Not long after, he searched for his first house in the town where he lived. Luckily, Gilmanton has plenty since it has a long history but wasn’t industrialized. He found a center-chimney, two-and-a-half story Colonial. “It was the perfect house to start with,” says Towle. In less than two years, he restored the foundation, siding and windows, and used almost 300 gallons of paint remover to restore the wooden walls to their original condition.
And he still had to furnish it.
“I didn’t know anything about furniture, so then I learned all about that. This was a big ego-building time for me. Everyone stopped and commented, much more than if I had just built a new house. So I realized it touched everyone.”
With each of the next 15 houses he would restore, Towle’s knowledge and passion for every aspect of restoration grew: “It’s the hunt for me. Looking and talking to people for the materials to restore it.” Bringing a property to its original state means searching old properties for hand-cut granite, going to auctions, finding someone through word of mouth who has the handmade glass to finish a room.
“You have to go knocking door to door looking for these pieces, and it’s not always available,” he says. Pulling it all together is like a puzzle for him, and Towle is a purist who spares no expense in the pursuit. “You know when you take on a restoration that you are going to lose money. It’s like restoring old cars — you do it for the love of the process, you rebuild it yourself and you are not going to make your money back.” This may be an understatement; the Pilgrim house compound has cost Towle $2.4 million of his own money, and he just dropped the selling price to $1.5 million.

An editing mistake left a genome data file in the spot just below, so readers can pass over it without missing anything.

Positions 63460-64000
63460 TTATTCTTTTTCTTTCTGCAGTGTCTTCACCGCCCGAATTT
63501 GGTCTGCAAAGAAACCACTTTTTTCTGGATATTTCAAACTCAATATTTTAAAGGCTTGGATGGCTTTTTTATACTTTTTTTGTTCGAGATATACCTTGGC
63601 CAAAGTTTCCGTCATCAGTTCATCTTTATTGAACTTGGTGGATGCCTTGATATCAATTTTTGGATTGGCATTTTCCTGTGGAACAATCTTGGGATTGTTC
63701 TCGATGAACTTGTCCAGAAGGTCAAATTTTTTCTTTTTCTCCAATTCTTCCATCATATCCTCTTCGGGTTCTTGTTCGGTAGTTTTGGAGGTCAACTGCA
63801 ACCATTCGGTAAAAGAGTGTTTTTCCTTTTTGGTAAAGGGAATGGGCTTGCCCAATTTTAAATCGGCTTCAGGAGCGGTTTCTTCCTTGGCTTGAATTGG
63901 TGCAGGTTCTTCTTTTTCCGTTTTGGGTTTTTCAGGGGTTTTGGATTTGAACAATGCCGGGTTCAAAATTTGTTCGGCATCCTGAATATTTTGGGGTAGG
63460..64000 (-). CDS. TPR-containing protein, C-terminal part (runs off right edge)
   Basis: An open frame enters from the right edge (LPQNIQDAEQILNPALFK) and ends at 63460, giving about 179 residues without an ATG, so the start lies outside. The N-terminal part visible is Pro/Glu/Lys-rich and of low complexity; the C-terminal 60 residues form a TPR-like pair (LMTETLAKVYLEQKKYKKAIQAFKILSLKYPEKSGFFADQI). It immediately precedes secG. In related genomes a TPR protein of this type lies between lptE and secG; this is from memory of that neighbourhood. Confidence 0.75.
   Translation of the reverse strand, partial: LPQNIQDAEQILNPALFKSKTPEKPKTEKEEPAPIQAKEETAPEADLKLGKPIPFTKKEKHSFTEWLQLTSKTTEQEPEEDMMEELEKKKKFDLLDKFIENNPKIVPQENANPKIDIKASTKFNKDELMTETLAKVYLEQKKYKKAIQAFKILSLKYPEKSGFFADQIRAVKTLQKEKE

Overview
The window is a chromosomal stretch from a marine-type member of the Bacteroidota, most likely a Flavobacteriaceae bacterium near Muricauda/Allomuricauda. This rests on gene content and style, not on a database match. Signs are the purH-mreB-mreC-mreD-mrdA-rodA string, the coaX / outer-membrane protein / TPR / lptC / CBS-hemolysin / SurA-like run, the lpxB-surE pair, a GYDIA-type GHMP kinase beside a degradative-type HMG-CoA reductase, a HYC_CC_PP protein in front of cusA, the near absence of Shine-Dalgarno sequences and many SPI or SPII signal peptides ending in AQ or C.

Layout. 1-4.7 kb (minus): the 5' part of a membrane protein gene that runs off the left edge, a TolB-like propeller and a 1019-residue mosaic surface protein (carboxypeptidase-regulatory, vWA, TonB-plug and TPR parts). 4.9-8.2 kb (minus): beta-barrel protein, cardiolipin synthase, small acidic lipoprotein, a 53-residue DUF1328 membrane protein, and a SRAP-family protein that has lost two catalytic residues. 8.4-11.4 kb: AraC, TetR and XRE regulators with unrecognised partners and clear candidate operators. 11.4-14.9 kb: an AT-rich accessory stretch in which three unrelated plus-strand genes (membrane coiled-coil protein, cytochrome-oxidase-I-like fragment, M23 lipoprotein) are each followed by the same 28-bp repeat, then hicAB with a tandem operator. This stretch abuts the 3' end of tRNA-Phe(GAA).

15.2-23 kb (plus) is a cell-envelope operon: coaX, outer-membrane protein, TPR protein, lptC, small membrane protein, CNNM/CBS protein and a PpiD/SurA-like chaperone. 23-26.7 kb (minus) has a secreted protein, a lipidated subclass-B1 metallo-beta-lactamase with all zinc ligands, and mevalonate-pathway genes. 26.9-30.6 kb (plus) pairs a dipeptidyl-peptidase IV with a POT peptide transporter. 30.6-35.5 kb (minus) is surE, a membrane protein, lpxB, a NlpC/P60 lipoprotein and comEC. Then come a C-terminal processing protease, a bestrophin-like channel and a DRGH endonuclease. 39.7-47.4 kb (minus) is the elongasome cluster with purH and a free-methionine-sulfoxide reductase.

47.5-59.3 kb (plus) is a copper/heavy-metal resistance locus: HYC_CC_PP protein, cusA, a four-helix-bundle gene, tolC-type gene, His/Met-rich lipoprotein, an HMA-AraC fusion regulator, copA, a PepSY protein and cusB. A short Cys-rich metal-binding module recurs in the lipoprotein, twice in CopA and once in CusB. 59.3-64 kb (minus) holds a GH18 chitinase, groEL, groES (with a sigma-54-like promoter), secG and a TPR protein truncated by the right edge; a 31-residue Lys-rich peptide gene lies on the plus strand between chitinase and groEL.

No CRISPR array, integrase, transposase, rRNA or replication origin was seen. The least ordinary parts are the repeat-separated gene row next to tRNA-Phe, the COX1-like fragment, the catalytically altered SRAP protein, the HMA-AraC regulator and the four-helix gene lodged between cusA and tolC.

Towle first admired the spot where he wanted to put the Pilgrim house because of its expansive view of the Ossipee mountain range. He talked the owner into selling it and began the process of clearing the trees, which took over a year, even with a crew working seven days a week. Working with Justin Caldon of Four Corners Construction and Henry Page of Henry Page House Restoration, Page came up with the idea of contouring the land to make the driveway look like a country road with stonewalls on either side. Then they could move the earth to make a hill for the Pilgrim house to sit on, looking out over the mountains from the front, but having its unique saltbox silhouette visible from the side.
The long process of getting the land ready was extremely frustrating for Towle since he was spending way more than he had planned to. And he was getting bored. “I channeled my frustration in another direction and found a schoolhouse that belonged to the man I bought the land from. So it was the first structure that went up,” he says. Though the front had been cut out to make a salt and sand shed, he found a picture from an older resident in the town who used to be a teacher there and was able to restore it.